In young rats, the pattern of neuronal ensemble activity correlations expressed among hippocampal pyramidal cells during behavior persists during subsequent quiet wakefulness and slow-wave sleep, a process that may facilitate the consolidation of episodic memories. The present study explored the hypothesis that age-related changes in this process might contribute to memory impairments observed during normal aging. Neuronal activity was recorded from CA1 pyramidal cells, and in both young and old rats, there was a strong similarity between the resting epoch activity patterns and those from the preceding behavior epoch. This similarity was strongest during sharp-wave events. There were no detectable differences in the reactivation process or the decay rate between the young and old age groups. Thus, age differences in spatial memory do not appear to be explainable by differences in the spontaneous reactivation of familiar patterns within the hippocampus during the immediate postbehavior period.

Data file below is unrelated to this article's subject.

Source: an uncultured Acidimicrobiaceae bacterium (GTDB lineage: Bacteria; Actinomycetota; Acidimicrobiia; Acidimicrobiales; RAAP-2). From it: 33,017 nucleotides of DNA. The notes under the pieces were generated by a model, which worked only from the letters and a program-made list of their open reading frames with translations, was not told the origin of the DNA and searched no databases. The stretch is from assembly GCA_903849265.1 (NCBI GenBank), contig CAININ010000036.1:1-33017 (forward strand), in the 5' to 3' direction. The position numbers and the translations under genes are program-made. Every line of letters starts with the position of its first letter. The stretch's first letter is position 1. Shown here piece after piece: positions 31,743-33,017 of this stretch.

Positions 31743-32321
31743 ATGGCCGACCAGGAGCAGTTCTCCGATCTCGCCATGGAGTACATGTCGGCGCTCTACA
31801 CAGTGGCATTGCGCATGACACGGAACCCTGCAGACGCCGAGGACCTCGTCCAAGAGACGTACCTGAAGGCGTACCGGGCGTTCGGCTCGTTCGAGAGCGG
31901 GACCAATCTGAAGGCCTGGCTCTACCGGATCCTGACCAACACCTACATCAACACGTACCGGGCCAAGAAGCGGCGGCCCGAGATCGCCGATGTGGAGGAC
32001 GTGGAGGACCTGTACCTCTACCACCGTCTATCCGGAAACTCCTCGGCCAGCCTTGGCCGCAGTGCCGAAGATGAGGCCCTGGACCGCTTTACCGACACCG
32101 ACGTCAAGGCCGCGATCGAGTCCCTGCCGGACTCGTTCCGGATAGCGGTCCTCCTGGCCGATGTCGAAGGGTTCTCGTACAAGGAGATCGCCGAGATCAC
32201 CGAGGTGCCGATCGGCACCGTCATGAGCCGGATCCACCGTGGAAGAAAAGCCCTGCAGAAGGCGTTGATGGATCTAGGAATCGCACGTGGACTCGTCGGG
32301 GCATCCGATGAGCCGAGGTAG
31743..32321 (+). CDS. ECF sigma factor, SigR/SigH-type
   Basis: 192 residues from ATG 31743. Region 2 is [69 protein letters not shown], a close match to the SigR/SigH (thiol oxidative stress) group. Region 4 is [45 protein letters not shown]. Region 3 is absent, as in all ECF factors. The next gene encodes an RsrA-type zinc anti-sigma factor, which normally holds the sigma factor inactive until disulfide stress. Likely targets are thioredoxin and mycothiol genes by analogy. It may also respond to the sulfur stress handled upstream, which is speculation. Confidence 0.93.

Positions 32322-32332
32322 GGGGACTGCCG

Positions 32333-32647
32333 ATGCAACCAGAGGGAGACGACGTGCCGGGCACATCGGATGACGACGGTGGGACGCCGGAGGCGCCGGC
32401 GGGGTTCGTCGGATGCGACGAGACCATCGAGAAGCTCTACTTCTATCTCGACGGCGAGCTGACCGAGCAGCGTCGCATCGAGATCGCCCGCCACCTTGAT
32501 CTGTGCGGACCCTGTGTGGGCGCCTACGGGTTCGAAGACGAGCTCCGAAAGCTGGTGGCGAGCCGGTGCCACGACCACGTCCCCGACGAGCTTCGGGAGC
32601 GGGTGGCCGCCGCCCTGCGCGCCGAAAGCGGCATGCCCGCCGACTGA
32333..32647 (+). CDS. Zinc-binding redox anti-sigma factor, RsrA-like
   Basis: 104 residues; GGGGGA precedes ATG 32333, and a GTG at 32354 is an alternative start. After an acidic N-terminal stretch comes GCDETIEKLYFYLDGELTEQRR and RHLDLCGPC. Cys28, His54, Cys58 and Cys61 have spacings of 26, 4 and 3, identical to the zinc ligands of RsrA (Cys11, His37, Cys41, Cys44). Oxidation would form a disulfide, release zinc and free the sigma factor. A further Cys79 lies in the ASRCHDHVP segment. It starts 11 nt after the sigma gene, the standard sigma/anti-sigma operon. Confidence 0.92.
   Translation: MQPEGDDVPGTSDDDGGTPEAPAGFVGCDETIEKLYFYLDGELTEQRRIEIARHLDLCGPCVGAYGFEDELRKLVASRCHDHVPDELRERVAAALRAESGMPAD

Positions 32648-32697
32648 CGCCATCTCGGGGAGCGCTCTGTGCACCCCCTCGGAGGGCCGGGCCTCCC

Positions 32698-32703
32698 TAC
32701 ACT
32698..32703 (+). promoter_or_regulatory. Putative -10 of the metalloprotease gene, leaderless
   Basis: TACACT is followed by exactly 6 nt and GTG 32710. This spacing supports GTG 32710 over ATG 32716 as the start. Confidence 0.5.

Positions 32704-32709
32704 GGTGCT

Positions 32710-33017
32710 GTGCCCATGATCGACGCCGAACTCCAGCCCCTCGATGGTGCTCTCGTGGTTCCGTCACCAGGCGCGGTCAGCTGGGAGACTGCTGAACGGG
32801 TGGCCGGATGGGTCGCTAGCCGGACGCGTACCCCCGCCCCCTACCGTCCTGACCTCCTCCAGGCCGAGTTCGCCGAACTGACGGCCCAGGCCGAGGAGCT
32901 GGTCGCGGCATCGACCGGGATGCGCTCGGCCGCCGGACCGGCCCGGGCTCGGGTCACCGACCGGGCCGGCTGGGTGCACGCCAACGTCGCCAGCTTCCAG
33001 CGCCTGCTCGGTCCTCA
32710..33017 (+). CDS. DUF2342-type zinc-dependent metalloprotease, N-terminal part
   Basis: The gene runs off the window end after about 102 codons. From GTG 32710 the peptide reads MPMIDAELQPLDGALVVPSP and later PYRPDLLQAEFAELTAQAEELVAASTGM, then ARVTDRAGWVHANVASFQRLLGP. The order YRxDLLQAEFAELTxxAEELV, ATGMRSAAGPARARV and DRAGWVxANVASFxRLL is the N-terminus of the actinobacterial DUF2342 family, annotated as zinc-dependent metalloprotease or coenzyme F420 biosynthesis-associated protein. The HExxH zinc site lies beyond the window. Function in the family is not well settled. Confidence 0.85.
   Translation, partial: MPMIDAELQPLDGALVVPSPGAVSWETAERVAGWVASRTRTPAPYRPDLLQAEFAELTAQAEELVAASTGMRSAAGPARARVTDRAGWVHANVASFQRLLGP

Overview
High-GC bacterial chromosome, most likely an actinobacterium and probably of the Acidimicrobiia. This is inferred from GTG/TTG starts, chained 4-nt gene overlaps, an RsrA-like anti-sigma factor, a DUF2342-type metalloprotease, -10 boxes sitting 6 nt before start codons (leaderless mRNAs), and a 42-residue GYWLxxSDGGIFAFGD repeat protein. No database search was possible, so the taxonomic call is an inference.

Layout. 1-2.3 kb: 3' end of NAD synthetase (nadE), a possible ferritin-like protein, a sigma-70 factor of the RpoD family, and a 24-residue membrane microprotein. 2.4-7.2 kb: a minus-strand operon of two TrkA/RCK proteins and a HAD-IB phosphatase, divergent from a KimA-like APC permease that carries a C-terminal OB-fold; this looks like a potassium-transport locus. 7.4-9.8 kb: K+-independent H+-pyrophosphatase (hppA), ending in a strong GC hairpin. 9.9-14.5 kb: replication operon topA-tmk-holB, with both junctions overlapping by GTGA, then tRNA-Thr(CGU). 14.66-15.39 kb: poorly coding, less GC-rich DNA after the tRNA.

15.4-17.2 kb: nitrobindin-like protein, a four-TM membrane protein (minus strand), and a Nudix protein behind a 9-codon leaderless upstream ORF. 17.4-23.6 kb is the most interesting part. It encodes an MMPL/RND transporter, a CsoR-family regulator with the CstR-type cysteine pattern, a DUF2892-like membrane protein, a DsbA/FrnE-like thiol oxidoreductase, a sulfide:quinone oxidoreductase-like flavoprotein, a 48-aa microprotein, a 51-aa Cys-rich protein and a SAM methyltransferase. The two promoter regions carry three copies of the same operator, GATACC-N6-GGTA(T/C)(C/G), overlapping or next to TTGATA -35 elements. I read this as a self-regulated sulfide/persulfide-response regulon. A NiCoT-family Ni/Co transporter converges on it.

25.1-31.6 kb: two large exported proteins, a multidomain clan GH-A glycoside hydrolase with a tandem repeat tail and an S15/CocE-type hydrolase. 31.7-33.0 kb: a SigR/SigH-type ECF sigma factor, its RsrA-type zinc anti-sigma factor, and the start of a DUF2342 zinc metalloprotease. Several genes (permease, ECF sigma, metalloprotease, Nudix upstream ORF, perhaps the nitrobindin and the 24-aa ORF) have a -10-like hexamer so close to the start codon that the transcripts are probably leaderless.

ASJC Scopus subject areas
- Behavioral Neuroscience